Reflections on Albert Hung’s Sermon “The Sinner’s Friend”
By Juan Zung
Sometimes being right isn’t really the point. Sometimes being right isn’t even right.
In the case of gay rights, the fight is already over. Americans, ever devoted to the principles of freedom and opportunity, have reached a tipping point. Larger systems will take time to work out the details. But we see, in pure numbers, even among evangelical and conservative young people, the change has already happened. People accept that LGBT Americans deserve the same rights as straight ones.  This, I believe, is the right position.
The problem, and it’s a big problem, is that a lot of people that we still love still aren’t there yet, and might never get there. They still hold what many of us consider to be wrong and bigoted ideas.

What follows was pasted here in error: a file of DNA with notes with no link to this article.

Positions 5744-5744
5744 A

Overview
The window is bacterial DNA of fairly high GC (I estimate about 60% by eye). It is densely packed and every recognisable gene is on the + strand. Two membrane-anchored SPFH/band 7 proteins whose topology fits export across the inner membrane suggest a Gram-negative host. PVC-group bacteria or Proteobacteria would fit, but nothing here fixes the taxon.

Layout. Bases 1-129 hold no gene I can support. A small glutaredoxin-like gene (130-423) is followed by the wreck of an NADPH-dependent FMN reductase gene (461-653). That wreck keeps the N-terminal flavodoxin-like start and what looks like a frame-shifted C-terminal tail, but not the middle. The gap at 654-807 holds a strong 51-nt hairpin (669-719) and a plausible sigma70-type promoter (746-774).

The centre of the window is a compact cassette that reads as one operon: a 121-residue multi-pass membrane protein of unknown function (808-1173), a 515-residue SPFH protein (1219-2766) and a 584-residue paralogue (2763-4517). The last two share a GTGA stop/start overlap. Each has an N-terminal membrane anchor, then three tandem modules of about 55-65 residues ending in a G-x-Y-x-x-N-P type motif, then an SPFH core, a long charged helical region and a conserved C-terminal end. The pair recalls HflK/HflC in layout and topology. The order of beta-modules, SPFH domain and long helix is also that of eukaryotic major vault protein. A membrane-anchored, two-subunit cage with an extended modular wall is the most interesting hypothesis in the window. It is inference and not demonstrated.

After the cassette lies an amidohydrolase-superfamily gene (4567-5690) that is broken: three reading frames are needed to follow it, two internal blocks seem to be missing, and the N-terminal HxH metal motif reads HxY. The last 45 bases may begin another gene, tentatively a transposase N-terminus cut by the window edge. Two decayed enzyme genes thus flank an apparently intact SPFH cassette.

I’m actually lucky. My parents have a “live-and-let-live” approach to other peoples’ love lives. They’d never interfere with who’s marrying who. It’s not a moral position, but, as they’ve told me, they just don’t want to be responsible for someone else’s future.
But other folks, like my spouse, have overtly anti-gay activist parents. Parents that lament her pro-gay positions and have engaged her in emotional debates on the politics, theology and morality of homosexuality. It’s easy for me to just write them off.